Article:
Women account for nearly 40 percent of business travelers based in the U.S., according to new research from the Global Business Travel Association (GBTA) and WWStay that polled travel managers and buyers. This number is expected to go up further, with more than half of those polled saying women represent a higher percentage of travelers now compared to what it was three to five years ago. Female employees have become more active business travelers in recent years. However, latest research shows that corporate travel policies have been slow to adapt to this change.
Business travel buyers — be they company employees or contracted through a business travel-focused travel agency — are typically focused on controlling costs and enforcing corporate travel policies. However, over the last three decades, they also have become more aware of their responsibility (and that of their corporate clients) to ensure the well-being of corporate travelers while they’re on the road.
The duty-of-care responsibilities range from being able to direct corporate travelers to quality healthcare services wherever they might be in the world to providing for the quick, safe return of any employee who happens to be in a location where widespread violence or other dangerous events erupt unexpectedly. Increasingly, business travel managers also are recognizing the more prevalent or even unique safety threats faced by women business travelers.
What Travel Policies Currently Lack
Corporate travel policies aren’t really being built with female travelers in mind. While 69 percent agreed that women face greater risk than men on the road, only 18 percent of policies specifically address the safety and security of female business travelers. Only 31 percent of companies accepted that they are more specifically focused today on ensuring a safe workplace for their female employees in light of recent news events related to physical and/or sexual abuse of women. And only 21 percent of business travel program managers said those same news events have spurred their companies to re-evaluate their travel programs with an eye on providing greater security and safety for their female travelers. Two of the biggest concerns that female business travelers tend to face are with regard to the location and type of travel lodging.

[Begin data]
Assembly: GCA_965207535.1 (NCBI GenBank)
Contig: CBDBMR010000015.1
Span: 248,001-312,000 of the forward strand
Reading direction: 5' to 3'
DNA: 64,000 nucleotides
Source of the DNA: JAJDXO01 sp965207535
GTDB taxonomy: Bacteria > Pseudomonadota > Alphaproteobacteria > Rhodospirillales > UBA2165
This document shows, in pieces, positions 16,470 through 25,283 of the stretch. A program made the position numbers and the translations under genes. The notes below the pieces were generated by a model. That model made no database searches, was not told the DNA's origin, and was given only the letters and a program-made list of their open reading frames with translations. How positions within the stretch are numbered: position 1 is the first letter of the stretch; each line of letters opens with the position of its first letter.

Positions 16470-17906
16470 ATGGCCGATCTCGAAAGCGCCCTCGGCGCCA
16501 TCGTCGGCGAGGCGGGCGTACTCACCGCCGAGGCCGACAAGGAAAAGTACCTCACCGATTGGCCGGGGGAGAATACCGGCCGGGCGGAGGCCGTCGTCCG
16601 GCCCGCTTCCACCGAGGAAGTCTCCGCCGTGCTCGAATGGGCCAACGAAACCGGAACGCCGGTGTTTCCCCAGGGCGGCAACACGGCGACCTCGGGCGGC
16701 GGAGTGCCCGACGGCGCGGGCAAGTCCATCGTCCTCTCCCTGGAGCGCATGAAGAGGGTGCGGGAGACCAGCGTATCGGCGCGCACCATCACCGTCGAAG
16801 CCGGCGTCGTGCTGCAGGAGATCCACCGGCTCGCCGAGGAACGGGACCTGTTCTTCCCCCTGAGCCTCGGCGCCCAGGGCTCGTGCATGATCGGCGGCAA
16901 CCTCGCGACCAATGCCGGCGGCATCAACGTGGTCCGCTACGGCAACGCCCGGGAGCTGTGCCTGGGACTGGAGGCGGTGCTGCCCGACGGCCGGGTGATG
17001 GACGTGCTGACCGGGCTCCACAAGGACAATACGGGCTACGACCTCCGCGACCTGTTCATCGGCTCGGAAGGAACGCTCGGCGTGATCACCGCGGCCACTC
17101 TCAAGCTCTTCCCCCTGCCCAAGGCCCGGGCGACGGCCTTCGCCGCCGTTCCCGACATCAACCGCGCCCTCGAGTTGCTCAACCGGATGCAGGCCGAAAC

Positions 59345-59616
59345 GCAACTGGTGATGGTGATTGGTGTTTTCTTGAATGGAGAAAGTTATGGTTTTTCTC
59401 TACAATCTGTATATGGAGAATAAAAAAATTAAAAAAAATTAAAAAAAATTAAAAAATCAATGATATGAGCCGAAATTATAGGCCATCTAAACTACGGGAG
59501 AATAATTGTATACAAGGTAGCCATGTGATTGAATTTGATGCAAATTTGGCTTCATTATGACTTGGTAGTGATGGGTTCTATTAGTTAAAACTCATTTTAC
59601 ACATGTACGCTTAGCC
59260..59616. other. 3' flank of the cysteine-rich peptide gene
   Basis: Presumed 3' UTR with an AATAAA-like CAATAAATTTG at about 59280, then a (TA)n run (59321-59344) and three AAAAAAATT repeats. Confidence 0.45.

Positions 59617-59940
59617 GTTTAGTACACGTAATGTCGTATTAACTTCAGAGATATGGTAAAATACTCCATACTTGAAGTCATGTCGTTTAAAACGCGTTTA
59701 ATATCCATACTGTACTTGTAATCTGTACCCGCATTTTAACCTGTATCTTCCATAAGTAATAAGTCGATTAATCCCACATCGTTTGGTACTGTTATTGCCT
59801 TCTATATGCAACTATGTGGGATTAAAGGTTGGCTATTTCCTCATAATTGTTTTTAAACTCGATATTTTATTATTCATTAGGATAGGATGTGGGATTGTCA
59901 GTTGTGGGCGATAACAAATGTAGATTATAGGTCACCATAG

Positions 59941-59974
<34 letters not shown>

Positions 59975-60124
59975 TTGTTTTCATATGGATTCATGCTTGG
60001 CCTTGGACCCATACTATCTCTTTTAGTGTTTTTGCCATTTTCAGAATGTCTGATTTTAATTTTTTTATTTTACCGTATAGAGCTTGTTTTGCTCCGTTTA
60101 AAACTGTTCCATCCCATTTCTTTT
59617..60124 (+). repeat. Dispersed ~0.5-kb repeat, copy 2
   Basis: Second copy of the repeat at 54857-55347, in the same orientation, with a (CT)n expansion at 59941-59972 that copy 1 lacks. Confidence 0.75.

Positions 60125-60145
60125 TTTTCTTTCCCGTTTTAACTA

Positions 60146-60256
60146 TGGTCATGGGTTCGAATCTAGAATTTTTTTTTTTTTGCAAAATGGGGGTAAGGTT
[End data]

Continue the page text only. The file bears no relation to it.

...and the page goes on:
Lodging is a major concern when it comes to female safety on the road; 63 percent of travel managers said the location of lodging accommodations is one of the biggest safety concerns they have, with 54 percent also concerned about the type of lodging. In the age of Airbnb, this isn’t a surprise.
How Policies Can Be Made More Inclusive
The GBTA recommends that female travelers be booked into rooms on the third or higher floors of hotels to which there is limited access from the outside, and only in hotel properties with 24-hour onsite security. It also recommends booking only hotel rooms with double locks for both female and male business travelers. These suggestions apply both to domestic and foreign hotel bookings. It is important that companies consider providing female business travelers — at the very least, and all business travelers, ideally — registered chauffeured ground transportation, especially in foreign markets as an added layer of security risk reduction. However, currently more than 61 percent of companies’ travel programs rarely or never provide such services to female travelers.
Another addition is to allow female business travelers to say no to traveling to a destination if the risk exceeds the employee’s tolerance level. Organizations should identify that female travelers may have different travel needs, and be prepared to provide the appropriate level of care and support to those traveling alone or with other women.
Suggested Safety Measures for Women on Road
Communication is key to combating the risks posed to female business travelers. Employees appreciate having access to a few different methods, as noted in the study:
- Speaking openly with the company’s travel manager about concerns or incidents
- Having mobile check-in capabilities or messaging tools to update the team on their whereabouts
- Calling an assistance hotline
Most importantly, having other female professionals to speak with can make a world of difference between acceptable corporate travel safety resources and great ones. Of the survey respondents, 67 percent would prefer communicating with another woman to talk about their worries and experiences.
One way that companies can minimize safety concerns is by providing useful resources for their female employees. As business travel can place employees in many different environments, it’s vital that companies takes responsibility for the unique, and sometimes risky, scenarios they are unwittingly subjecting their female employees to. Being provided with general safety tips, preventative measures or self-defense training are all desired by female corporate travelers.